Most people have heard of a tonsillectomy. This procedure involves having the tonsils removed, most commonly for children who get recurring sore throats or other signs of tonsillitis. The procedure is so common that many children will know it as the surgery where you get to eat ice cream for a whole week afterward! A related, yet lesser-known procedure is an adenoidectomy.
Quite often, removal of the adenoids are added to the removal of the tonsils – adenotonsillectomy because both the tonsils and the adenoids infected can cause the child more illnesses, rather than doing any good. In some cases though, the adenoids need to come out even if the tonsils do not. This occurs primarily when a child experiences adenoiditis.
What are Adenoids?
Firstly, let us get a clear idea of what adenoids are and how they function. Positioned between the throat and the back of the nasal cavity, your child has a mass of lymphatic tissue: the adenoids. Adenoids protect infants and children from illness by catching germs breathed in through the nose.
If they never become infected, they will usually shrink away to the point of disappearing by the time your child is about 5 years old, as your child’s immune system develops and can fight off sickness on its own without help. However, when the adenoids become infected, they can become enlarged, causing some potentially serious problems.
Swollen adenoids can cause a sore throat, snoring, and even ear infections. If your child suffers from chronic ear infections, your pediatrician may recommend ear grommets, but they may also recommend an adenoidectomy.
How to Prepare Your Child for the Procedure
The first step in preparing your child for an adenoidectomy is to explain why they need the procedure. If your child is not resting well due to snoring and sleep apnoea, has sore throats, and/or chronic ear infections, talk to them about this.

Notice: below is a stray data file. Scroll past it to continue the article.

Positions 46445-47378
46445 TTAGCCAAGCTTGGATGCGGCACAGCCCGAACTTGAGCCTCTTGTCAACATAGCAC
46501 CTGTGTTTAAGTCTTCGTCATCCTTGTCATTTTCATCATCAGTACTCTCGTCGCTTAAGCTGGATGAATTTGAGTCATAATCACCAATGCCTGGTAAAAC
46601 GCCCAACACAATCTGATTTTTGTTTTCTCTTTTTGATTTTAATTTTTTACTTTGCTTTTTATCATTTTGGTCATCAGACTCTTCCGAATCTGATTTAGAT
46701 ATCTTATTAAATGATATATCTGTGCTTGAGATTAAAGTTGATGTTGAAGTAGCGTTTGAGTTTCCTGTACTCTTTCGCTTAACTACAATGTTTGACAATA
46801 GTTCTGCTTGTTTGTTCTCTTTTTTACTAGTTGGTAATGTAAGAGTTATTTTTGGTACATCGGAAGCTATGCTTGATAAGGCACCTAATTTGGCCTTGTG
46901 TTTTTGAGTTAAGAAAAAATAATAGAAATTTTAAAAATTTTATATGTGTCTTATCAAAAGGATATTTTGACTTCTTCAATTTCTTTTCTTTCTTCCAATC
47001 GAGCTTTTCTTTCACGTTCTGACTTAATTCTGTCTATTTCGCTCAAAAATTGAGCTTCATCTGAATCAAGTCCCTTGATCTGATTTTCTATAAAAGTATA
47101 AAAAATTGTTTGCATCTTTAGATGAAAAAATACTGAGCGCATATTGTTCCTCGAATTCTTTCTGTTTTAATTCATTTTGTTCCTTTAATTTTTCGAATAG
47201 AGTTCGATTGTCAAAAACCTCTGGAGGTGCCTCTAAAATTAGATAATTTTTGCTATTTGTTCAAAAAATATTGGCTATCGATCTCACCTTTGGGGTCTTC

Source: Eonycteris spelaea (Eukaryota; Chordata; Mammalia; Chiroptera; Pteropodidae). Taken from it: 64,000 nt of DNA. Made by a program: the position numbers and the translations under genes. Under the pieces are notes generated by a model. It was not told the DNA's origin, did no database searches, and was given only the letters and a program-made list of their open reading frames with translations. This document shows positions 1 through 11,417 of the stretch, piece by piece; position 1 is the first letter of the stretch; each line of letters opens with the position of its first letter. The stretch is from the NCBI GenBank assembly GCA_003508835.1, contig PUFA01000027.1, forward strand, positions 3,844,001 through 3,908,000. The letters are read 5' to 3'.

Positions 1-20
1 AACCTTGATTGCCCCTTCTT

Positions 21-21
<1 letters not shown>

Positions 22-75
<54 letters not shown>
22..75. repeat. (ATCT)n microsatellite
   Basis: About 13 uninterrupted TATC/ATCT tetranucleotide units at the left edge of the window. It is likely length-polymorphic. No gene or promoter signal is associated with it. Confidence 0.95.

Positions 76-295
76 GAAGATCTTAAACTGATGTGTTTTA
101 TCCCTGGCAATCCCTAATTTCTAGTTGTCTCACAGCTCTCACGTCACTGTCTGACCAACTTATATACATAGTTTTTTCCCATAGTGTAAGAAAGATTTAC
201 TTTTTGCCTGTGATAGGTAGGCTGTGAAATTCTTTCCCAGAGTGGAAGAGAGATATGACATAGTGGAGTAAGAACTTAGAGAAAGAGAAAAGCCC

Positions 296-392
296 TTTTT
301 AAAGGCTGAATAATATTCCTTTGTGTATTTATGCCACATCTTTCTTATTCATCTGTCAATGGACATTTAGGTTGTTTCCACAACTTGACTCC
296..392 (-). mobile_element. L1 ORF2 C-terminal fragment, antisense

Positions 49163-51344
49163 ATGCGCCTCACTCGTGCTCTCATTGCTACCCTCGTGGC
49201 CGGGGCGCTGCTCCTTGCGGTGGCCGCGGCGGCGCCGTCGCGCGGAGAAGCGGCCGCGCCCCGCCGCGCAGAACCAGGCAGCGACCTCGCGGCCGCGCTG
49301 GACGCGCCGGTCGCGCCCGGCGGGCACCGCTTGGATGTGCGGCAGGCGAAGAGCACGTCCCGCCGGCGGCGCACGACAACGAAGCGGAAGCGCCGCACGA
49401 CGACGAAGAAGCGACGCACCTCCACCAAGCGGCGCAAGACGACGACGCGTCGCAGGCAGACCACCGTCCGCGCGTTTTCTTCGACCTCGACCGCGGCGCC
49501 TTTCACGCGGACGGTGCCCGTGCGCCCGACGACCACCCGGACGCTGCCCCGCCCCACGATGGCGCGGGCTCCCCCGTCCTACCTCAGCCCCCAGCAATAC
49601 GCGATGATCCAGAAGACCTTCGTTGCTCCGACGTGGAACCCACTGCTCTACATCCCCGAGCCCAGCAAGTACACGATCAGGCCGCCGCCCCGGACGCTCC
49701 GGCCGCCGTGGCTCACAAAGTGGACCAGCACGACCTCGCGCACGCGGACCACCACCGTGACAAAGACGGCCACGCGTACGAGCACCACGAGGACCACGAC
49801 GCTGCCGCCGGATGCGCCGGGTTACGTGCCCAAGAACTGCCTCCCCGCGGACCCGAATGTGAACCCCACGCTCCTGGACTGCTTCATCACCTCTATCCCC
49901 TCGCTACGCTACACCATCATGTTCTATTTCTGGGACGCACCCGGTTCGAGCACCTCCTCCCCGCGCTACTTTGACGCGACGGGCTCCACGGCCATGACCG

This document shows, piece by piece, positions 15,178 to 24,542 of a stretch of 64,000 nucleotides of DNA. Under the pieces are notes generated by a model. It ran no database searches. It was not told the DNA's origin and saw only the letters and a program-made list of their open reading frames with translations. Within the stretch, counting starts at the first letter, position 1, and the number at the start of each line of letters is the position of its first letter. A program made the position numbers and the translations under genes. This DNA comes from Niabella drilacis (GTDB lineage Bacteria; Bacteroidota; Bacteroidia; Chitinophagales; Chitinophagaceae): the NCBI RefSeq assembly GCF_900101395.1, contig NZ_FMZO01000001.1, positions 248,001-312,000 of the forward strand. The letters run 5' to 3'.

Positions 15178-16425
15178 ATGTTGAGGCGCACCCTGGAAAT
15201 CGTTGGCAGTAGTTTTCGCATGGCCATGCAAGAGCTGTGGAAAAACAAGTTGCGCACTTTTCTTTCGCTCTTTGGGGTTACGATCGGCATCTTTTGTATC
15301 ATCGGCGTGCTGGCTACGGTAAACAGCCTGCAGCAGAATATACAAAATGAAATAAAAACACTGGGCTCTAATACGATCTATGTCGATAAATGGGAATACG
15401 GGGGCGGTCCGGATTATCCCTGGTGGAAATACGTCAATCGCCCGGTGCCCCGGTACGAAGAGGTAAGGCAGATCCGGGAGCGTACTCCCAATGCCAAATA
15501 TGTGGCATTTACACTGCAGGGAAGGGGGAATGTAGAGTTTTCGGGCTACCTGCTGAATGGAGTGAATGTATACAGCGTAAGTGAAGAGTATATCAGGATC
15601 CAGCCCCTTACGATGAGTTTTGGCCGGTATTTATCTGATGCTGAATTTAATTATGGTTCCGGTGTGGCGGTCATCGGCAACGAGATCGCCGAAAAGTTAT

Tell them that they are going to have a very simple, safe surgery done that will keep them from getting sick and will let them sleep better at night so that they have more energy to play during the day. Focus on the positive aspects, but do not completely ignore the details of recovery.
Your child does not need to be told, “You’re going to wake up from surgery, and your throat is going to hurt A LOT!” Be gentle with them, but do inform them that they are going to be resting and eating soft foods, like jelly and ice cream, for a few days after the procedure.
Mentally preparing your child for an adenoidectomy is most of the preparation work you will need to do, but you will need to make sure that you do a little bit of physical preparation too.
Firstly, always listen to your doctor’s recommendations and instructions, and always ask questions if you have any concerns that you feel have not been addressed. In the two weeks before surgery, you will have to keep some things in mind. Your doctor should give you a list to help you out, but here are some of the essentials.
Make sure that your child does not take any NSAIDs (like aspirin or ibuprofen) within 10 days of surgery. If your child is at school or daycare, make sure that their teachers and care providers know this too. These over-the-counter anti-inflammatory drugs act as blood thinners and can create problems during surgery and recovery.
Finally, make sure that you follow all of your doctor’s pre-surgery instructions to achieve the best recovery results for your child following adenoidectomy.
If you have any questions about adenoidectomy or snoring in children, contact your local doctor, who will arrange for you to see an ear nose and throat specialist.